Forest fires are bound to happen this summer. Here are some ways to help keep your business safe.
Environmental factors like high temperatures, low humidity and high winds increase the risk of wildfires but you can still take steps to protect your property. The main ways to do this are through building design, property access, fuel reduction, and fire safety practices. Here’s a more detailed breakdown of these four areas:
1. If you build it…make sure it’s fire resistant
- Use fire-resistant roof coverings.
- Cover roof vents with fire and corrosion-resistant screens.
- Exterior openings such as windows and doors should have a fire resistance rating of at least 20 minutes.
- The fire resistance rating of overhangs, eaves, and balconies must be at least one hour.
- Install spark arrestors on chimneys to keep sparks and embers from escaping.
2. Don’t let fire access your property
- Driveways and access roads should be well-maintained, adequately-sized and properly-graded.
- Roads and parking areas should be able to accommodate 11 meter (38 foot) long fire department vehicles with turning radiuses of 14 meters (48 feet).
3. Don’t fuel the fire
- Create a fuel reduction area or safety zone to protect your property from fire.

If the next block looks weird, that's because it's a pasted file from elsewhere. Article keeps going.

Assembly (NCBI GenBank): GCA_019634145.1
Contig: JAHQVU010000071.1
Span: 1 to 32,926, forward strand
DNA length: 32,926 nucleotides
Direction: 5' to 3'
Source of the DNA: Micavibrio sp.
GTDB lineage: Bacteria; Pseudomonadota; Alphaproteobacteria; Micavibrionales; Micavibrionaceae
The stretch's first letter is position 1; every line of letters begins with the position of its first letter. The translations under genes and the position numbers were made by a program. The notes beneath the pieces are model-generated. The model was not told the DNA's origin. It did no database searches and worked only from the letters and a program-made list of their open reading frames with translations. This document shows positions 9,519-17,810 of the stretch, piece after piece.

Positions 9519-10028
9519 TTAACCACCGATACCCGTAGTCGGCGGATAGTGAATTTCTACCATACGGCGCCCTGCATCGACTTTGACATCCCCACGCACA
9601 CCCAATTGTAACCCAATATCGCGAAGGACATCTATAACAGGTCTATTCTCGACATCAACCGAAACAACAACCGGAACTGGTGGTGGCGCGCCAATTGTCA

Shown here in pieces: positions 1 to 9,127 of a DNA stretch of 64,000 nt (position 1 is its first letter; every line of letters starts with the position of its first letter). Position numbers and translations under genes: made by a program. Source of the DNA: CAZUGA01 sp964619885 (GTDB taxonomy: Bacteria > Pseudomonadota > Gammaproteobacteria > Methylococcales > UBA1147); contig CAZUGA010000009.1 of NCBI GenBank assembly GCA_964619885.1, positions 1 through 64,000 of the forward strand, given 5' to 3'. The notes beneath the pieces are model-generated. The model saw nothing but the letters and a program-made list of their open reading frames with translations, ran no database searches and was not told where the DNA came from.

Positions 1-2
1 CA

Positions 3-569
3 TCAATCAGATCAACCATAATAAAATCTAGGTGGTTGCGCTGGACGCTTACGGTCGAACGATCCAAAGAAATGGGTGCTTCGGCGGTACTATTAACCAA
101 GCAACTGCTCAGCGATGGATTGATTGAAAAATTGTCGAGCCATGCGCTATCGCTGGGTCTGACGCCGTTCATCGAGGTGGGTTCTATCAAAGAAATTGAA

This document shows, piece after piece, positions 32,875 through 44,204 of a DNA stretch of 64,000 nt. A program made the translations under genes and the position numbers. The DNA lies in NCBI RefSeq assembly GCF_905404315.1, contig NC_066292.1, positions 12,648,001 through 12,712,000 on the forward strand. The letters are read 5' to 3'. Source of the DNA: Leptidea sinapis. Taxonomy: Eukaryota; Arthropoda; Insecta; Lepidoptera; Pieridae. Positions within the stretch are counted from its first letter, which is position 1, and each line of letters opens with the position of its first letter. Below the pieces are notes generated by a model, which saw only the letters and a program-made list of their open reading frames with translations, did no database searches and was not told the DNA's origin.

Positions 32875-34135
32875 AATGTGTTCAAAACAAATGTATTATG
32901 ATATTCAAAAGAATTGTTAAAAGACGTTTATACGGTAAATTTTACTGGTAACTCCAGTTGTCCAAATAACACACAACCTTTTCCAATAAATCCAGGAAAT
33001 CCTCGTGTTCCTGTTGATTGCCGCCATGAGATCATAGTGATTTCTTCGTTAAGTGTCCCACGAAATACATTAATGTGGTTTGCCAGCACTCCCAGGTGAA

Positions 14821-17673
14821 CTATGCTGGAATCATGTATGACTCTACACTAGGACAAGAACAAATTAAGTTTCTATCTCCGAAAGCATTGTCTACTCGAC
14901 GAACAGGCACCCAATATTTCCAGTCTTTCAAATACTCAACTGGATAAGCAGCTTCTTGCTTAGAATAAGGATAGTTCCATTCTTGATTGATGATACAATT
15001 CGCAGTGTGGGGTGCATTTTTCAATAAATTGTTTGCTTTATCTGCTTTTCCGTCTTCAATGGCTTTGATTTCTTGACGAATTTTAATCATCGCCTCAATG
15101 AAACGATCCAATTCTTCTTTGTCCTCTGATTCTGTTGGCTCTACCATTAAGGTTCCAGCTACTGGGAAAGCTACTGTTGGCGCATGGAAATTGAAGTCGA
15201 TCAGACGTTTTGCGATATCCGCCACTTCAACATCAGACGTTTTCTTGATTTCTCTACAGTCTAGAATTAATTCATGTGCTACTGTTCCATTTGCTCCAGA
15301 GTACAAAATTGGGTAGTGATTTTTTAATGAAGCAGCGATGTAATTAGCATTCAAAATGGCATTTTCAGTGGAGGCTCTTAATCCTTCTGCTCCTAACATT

- Keep at least nine meters (30 feet) of distance between buildings, automobiles, fuel tanks, outside storage areas, and high grass or wooded areas. Limit this space to well-irrigated small plants and grass.
- Clear debris such as dry or dead brush, trees and grass within 15 m (50 feet) of all buildings. For buildings on slopes, clear 60 m (200 feet).
- Properties whose threes are mainly deciduous (oak, maple, etc.) should have nine meter (30 foot) safety zones. If they’re coniferous (pine, fir, etc.), it should be thirty meters (100 feet).
- Trim trees so their branches are at least two meters (six feet) from the ground.
- Remove deadfall and trimmings from open spaces.
4. Fire safety first
Fire safety is important for all property owners but it doesn’t hurt to take a few extra steps if you’re in a wildfire area.
- If you’re storing combustible or flammable materials and liquids outdoors, make sure they’re far enough from buildings, fences, vehicles, etc. Check your local laws for specific requirements.
- Only store these liquids in approved containers.
- If your building is on a slope, store them lateral to the building, not up or down hill.
- Establish a safe outdoor smoking area that:
- Is preferably paved
- Won’t catch fire when smoking materials are dropped.
- Has appropriate containers for discarding smoking materials.
- Don’t burn outdoors in dry weather or during wildfire season.
- Use fire resistant waste containers.
- Keep roofs and eaves troughs free of leaves, branches, pine needles, or any debris that could fuel a fire.
Preparation and planning will significantly improve the chances of your property surviving a wildfire. Make knowing what to do when a wildfire is threatening part of your plan. Your local authorities can help you with specific requirements for your area.